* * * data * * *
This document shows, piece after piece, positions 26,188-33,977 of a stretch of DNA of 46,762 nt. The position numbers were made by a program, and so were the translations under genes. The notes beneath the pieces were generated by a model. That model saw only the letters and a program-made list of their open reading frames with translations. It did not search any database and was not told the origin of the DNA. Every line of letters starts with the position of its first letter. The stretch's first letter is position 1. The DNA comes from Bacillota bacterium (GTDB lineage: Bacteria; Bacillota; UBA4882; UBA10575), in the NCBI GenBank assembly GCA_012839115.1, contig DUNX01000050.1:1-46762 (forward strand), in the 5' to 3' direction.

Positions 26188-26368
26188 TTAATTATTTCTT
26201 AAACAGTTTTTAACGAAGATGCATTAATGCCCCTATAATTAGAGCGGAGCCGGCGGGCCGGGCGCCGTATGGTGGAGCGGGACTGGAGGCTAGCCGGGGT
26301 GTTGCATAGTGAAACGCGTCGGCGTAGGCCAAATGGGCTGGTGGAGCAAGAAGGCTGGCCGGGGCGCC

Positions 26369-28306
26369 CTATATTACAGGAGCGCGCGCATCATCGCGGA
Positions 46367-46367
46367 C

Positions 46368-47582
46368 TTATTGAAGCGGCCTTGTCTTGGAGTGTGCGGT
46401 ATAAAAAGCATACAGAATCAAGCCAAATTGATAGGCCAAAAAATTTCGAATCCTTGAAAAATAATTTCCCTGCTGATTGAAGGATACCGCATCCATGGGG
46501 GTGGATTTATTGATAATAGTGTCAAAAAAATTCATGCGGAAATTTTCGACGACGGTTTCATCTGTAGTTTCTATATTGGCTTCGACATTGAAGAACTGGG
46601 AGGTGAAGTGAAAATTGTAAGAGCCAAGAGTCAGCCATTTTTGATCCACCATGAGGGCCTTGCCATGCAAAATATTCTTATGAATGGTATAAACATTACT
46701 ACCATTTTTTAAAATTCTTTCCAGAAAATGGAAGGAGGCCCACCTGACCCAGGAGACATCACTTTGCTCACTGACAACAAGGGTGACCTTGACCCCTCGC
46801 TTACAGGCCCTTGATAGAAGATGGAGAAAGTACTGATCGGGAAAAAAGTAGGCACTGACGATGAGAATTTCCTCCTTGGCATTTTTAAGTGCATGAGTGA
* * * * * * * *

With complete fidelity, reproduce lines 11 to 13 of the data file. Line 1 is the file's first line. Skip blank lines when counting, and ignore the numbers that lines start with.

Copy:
46368 TTATTGAAGCGGCCTTGTCTTGGAGTGTGCGGT
46401 ATAAAAAGCATACAGAATCAAGCCAAATTGATAGGCCAAAAAATTTCGAATCCTTGAAAAATAATTTCCCTGCTGATTGAAGGATACCGCATCCATGGGG
46501 GTGGATTTATTGATAATAGTGTCAAAAAAATTCATGCGGAAATTTTCGACGACGGTTTCATCTGTAGTTTCTATATTGGCTTCGACATTGAAGAACTGGG